Day Nine: Mend, make do and meander
Our nice friends from Sheffield, Dom and Janet Staines, described the activity of going to a destination and then walking as ‘bumbling’, and expression that we like so much that it is worthy of adoption. Today included a lot of bumbling, not all of it for pleasure, as we searched out a laundromat to get some clean clothes, and revised our packing and organisation; but it was not all laundry and housework, as we had time for a walk around Carlisle, a little retail therapy, and one of the nicest meals we’ve had in the UK.
Having purchased urgent things yesterday, like a new pair of boots to repair the broken SCARPAs, and a bag to make our luggage less of a squeeze, we sought out the laundromat, Carlisle’s finest, we were assured by TripAdvisor. Well, it probably was, but finding it too a couple of goes as the site’s address hadn’t been updated to it’s current one and it took a couple of tries to find it, far closer than we might have expected. Re-laundered, we too everything back to Warwick Lodge and headed out for a more recreational approach.
I wouldn’t say that Carlisle is a bustling capital, but it has some pretty bits and the girls in Debenhams were very happy to help Paula find boots; but this was very much secondary for me to the castle and the cathedral. Carlisle actually has an excellent aviation museum, but it’s a little way out of town and I think Paula has had enough of aviation museums.
The Castle itself is a bit of a disappointment, I suppose because it is still a working military base, even though the Border Regiment is no more and the barracks – with evocative names from Arroyo to Ypres to Arnhem – are given over to territorial and cadet units. The walls and keep date back to medieval times, of course, and Henry modernised the fortifications against the Scots, but it doesn’t really evoke its history in the way some other places do. Much of the focus is, of course, on the Jacobite Army’s conquest of the town and castle in the ’45, and the subsequent defeat of Bonnie Prince Charlie’s army. The display dwelt with bloodthirsty glee on the fate of the Jacobite prisoners – hung, drawn and quartered to the point that the spectators decided it was all too much and went home!
The gem of the place was the small but perfect Border Regiment Museum. Just to give history its due, the Border Regiment descended from the 34th and 55th Regiments of Foot, both with amazing records from the Wars of Spanish Succession, Peninsular, Indian Mutiny and Crimea (34th); and Crimea and the Opium Wars. It then had a distinguished history in South Africa and both World Wars, but the various battalions seem to have spent decades on garrison duty and the result was acres of silver trophies and table ware, and a long listed of deceased officers and men who succumbed to the climate in various Imperial posts. Anyway, now it’s part of the Duke of Lancaster’s Regiment, a fact bemoaned by the nice ex-serviceman who was at the museum reception. There was so much stuff, much of it unique and irreplaceable, from Napoleonic uniforms, to relics of many wars, all part of that deep regimental pride that made the regular army such a small but professional outfit.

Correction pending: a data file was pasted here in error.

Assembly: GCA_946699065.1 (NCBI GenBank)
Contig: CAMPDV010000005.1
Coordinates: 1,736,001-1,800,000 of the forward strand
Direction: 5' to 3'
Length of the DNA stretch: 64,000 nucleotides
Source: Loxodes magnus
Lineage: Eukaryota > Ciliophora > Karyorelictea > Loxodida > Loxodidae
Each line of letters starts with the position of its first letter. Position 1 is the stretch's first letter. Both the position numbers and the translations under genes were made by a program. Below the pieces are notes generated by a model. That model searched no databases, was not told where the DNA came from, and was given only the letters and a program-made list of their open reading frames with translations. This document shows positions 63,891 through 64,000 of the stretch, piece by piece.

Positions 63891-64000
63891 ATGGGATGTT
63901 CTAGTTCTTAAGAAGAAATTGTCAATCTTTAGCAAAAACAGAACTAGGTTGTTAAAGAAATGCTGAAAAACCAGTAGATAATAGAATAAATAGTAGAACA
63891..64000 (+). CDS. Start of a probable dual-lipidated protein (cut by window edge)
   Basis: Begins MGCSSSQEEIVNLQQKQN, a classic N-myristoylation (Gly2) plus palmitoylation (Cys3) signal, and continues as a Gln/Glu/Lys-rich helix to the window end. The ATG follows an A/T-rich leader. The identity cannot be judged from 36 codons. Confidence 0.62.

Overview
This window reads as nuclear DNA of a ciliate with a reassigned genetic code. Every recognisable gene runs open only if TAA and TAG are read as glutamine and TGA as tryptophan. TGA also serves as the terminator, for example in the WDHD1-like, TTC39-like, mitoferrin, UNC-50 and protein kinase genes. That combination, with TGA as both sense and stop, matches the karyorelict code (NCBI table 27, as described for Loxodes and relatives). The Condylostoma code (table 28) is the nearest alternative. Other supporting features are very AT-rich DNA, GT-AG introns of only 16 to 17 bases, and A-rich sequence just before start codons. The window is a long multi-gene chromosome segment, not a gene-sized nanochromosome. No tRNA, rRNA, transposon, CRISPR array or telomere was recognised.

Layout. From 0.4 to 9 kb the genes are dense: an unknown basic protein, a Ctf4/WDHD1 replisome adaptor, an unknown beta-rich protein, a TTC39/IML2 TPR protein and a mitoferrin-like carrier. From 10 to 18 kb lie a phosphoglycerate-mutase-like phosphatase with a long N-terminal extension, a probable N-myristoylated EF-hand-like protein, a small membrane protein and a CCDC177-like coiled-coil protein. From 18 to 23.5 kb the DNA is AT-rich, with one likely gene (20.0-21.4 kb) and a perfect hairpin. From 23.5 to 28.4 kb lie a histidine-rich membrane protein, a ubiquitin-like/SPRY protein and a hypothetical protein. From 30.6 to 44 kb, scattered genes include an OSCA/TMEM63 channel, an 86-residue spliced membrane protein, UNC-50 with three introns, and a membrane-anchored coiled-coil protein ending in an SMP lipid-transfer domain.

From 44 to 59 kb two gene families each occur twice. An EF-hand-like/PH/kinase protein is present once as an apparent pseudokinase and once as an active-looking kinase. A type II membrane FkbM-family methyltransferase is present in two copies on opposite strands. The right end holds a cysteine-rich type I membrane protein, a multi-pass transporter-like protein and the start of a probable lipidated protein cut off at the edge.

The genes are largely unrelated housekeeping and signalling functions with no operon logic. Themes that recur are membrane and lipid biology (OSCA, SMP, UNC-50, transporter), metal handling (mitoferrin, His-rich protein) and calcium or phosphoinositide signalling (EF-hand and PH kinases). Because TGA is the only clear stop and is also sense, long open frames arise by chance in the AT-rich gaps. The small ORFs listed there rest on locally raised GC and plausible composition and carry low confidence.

I didn’t like to take photos because there is always this voice that says, why didn’t you buy the guidebook, you cheapskate? But I certainly bought a photography permit at the Cathedral, because it was quite different to any of the gothic monuments in the south. Red sandstone and built for strength, it also seems to have preserved a few precious pieces of medieval art that were destroyed in various iconoclasms in the areas closer to London. I can’t explain the plastic sheeting on the organ, nor can I shed any light on the off-set arch on the transept, but it is a marvellous local statement, seeming to encapsulate something of the Northern character, steadfast in the face of changeable weather, regimes and times.
Dinner was a little place called David’s, where they served an upmarket version of British cuisine with local produce, and it was a pleasant evening together before our Highland adventure.